• 7. L. W. Chen et al. / Asian Journal of Management and Humanity Sciences, Vol. 3, Nos. 1-4, pp. 1-14, 2008 rQ E ( ~ e ) = E ( ~ c ) = E[ v ] − p p ~ I ; (12) ∑ fi Λi i =1 I 2 ∑ fi Λi p p x ~ ~ Var ( ~ e ) = Var ( ~ c ) = Var ( ~ ) = Var (v ) + Var (ε ) , Var (ε ) = ~ i =1 ; (13) I ( ∑ fi Λi )2 i =1 ∂~ e ∂~ c p p Λ ~x = = I k k >0. (14) ∂f k ∂f k ∑ fi Λi i =1 Equation (10) shows that the market competitive equilibrium price is reflecting a weighted average of all the market information with weights of the corresponding observational frequency and the precision of information set, i.e., (f1Λ1, f2Λ2, …, fIΛI). This implies that the informationally efficient price system could reflect diverse information ( ~1 , ~2 ,..., ~I ).5 x x x Equation (12) implies that the expected market equilibrium price is smaller ~ than the expected intrinsic value v . If the outstanding shares of the risky asset Q or risk aversion measure r is equal to zero, or the aggregate precision of information raises to become relatively large, then the expected market equilibrium price would approach the intrinsic value of the risky asset. Only under this situation, the market competitive equilibrium price or the rational expectations equilibrium price could act as an unbiased estimator of the intrinsic value of the risky asset. Equation (13) shows that the market competitive equilibrium price of the risky asset, relative to its intrinsic value, tends to exhibit excess volatility. Equation (14) shows that the response of the market competitive equilibrium price to the observational frequency of information fk is positive, and it is increasingly related to the product value of the precision and the actual observation of that information, i.e., Λ k ~k . Recent empirical research also verifies a positive x association between the information disclosure level and the share price of equity (Botosan, 1997), but we emphasize the specific information value of its precision. Equation (14) indicates that raising both the frequency and the precision of I information will increase the aggregate precision of information set, ∑ f i Λ i , and i =1 the investor will become better informed, however, in the meantime the specific information such as financial reports ~k will convey a relatively smaller value of x the total information set such that the price value-added effect of the specific frequency fk of that information declines although the investor becomes overall better informed. Empirically, we could derive the elasticity of security price to the specific information ~k as ηk, which is positively related to r, Q, fk, Λk and ~k2 . x x 5 Assume there is information revelation available. 7
  • 8. L. W. Chen et al. / Asian Journal of Management and Humanity Sciences, Vol. 3, Nos. 1-4, pp. 1-14, 2008 ∂~ ~ p x f Λ ~2 x ηk = ~ ~ = k k k k . (15) ∂xk p ∑ f i Λ i ~i − rQ x 3.2 Fully-informed Equilibrium The fully-informed equilibrium price is that each trader observes the whole information set and then makes his trading decision for the risky asset (Grossman 1981, p. 548). The fully-informed market equilibrium price denoted by ~ f aggregates all p the market information associated with their precision. ~ f is just a special case p of the competitive or rational expectations equilibrium price when the observational frequency of information is homogeneous, and ~ f is determined by p I [ ∑ Λ i ~i ] − rQ x ~c = ~e = ~ f = p p p i =1 . (16) I ∑ Λi i =1 Moreover, we could show that the precision of the intrinsic value v ~ ~ , ~ , ..., ~ ) is not less than the precision conditional on the full information set ( x1 x2 xI ~ conditional on the observed price ~ as follows: of v p I I Var −1[v | ~1 , ~2 ,..., ~I ] - Var −1[v | ~ ] = ∑ ∑ ( f i − f j ) 2 Λ i Λ j ≥ 0 . ~ x x x ~ p (17) i =1 j =1 Only when each observational frequency of information is homogeneous, i.e., f1 = f2 = … = fI, could the observed price act as a sufficient statistic for a full information set. If they are not homogeneous, then Var [v | ~1 , ~2 , ..., ~I ] < Var [v | ~] , implying that the observed price can not act as ~ x x x ~ p an efficient estimator of the intrinsic value of the risky asset so that traders still have an incentive to collect and to search for other more valuable information to improve their estimate and bring it closer to the intrinsic value of the risky asset. 3.3 Comparative Analysis Inserting the competitive equilibrium price equation (10) into equations (6) and (7), we obtain the optimal trading quantity and the optimal expected utility corresponding to the specific information ~k observed: x I ∑ f Λ ( ~ − ~i ) + rQ x x * Λ k ( ~k − p* ) Λ k i =1 i i k x qk = = I , (18) r r ∑ fi Λi i =1 8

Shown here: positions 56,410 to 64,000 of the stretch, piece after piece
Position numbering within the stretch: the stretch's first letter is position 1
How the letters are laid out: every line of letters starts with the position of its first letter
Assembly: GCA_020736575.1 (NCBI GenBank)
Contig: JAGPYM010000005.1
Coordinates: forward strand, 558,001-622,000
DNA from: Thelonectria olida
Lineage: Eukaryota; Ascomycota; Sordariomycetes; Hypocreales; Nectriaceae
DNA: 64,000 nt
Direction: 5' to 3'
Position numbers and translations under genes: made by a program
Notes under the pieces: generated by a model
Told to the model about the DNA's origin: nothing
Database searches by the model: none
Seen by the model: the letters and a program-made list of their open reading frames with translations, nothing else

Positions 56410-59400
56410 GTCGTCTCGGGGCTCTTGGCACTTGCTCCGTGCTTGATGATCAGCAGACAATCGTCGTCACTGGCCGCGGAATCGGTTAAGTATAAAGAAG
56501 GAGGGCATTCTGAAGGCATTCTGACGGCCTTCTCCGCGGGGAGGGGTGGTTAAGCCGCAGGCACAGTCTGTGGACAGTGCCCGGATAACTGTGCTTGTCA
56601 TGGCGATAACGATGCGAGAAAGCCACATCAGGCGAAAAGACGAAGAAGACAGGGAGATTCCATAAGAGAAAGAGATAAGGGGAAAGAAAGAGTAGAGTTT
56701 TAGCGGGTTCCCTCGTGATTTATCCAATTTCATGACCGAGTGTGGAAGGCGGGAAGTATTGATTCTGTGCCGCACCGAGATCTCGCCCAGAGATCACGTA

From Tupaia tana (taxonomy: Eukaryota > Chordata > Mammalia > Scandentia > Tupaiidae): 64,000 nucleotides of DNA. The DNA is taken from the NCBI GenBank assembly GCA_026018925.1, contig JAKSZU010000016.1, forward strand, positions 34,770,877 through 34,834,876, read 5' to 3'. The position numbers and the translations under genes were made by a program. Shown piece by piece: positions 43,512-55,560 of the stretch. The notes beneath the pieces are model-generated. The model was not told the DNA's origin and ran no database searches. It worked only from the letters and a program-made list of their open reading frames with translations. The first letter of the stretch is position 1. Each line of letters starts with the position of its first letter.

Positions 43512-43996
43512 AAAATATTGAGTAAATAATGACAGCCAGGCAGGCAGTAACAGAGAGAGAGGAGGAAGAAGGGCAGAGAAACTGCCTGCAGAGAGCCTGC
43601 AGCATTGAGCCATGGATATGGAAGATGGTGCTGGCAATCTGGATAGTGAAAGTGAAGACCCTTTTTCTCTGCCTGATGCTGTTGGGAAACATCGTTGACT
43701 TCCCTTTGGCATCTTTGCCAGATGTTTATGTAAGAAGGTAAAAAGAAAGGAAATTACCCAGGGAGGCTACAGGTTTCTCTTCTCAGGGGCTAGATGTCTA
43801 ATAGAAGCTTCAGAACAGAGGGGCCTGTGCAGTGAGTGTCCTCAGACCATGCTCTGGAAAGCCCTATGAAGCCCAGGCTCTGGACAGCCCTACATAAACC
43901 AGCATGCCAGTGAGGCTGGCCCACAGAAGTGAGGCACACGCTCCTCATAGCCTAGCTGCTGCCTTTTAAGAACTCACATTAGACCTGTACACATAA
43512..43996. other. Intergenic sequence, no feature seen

• 9. L. W. Chen et al. / Asian Journal of Management and Humanity Sciences, Vol. 3, Nos. 1-4, pp. 1-14, 2008 2 ⎡ I ⎤ ∑ f Λ ( ~ − ~i ) + rQ ⎥ x x * Λ k ⎢ i =1 i i k EU k = ⎢ I ⎥ − C ′(Λ k ) . (19) 2r ⎢ fi Λi ⎥ ∑ ⎢ ⎣ i =1 ⎥ ⎦ Equations (18) and (19) imply that the optimal trading volume for the risky asset and the optimal expected utility gained by an investor who has observed the specific information ~k reflect the aggregate differences between the specific x information observed ~k and the other information observed ~i . The larger the x x differences are, the more active trading behavior investors will adopt, thus leading to a higher level of the optimal trading volume and the expected utility. Investors trade among themselves because they have different valuations about the intrinsic value of the risky asset. The behavior of the trading volume is closely linked to the information heterogeneity observed among investors. Policies that eliminate information dispersion will reduce the optimal level of the trading quantity and the expected utility. Differentiating Equation (19) with respect to Λk yields: 2 ⎡ I ⎤ ∑ f Λ ( ~ − ~i ) + rQ ⎥ x x * ∂EU k 1 ⎢ i =1 i i k r * 2 = ⎢ ⎥ = 2 (qk ) > 0. (20) ∂Λ k 2r ⎢ I ⎥ 2Λ k ∑ fi Λ i ⎢ ⎣ i =1 ⎥ ⎦ The result shows that the optimal expected utility derived from the specific information ~k rises as the precision of the corresponding information increases. x Differentiating Equation (19) with respect to r yields: 2 ⎡ I ⎤ ∑ f Λ ( ~ − ~i ) + rQ ⎥ x x * ∂EU k − Λ k ⎢ i =1 i i k (q * ) 2 = ⎢ ⎥ = − k < 0. (21) ∂r 2r 2 ⎢ I ⎥ 2Λ i ∑ fi Λi ⎢ ⎣ i =1 ⎥ ⎦ Equation (21) implies that the higher the risk aversion of the investor k is, the lower the optimal expected utility derived from the specific information ~k is. x Differentiating Equation (18) with respect to fk gives: ⎡ ⎤ * ⎢ ⎥ ∂qk Λ − rQΛ k ⎥ = k⎢ ≤ 0. (22) ∂f k r ⎢⎛ I ⎞ ⎥ 2 ⎢ ⎜ ∑ fi Λi ⎟ ⎥ ⎢ ⎝ i =1 ⎣ ⎠ ⎥⎦ Equation (22) shows that the optimal marginal trading quantity of the observational frequency of the specific information ~k is nonpositive. If the stock x market does not exit the outstanding shares of the initial risky asset Q, the optimal 9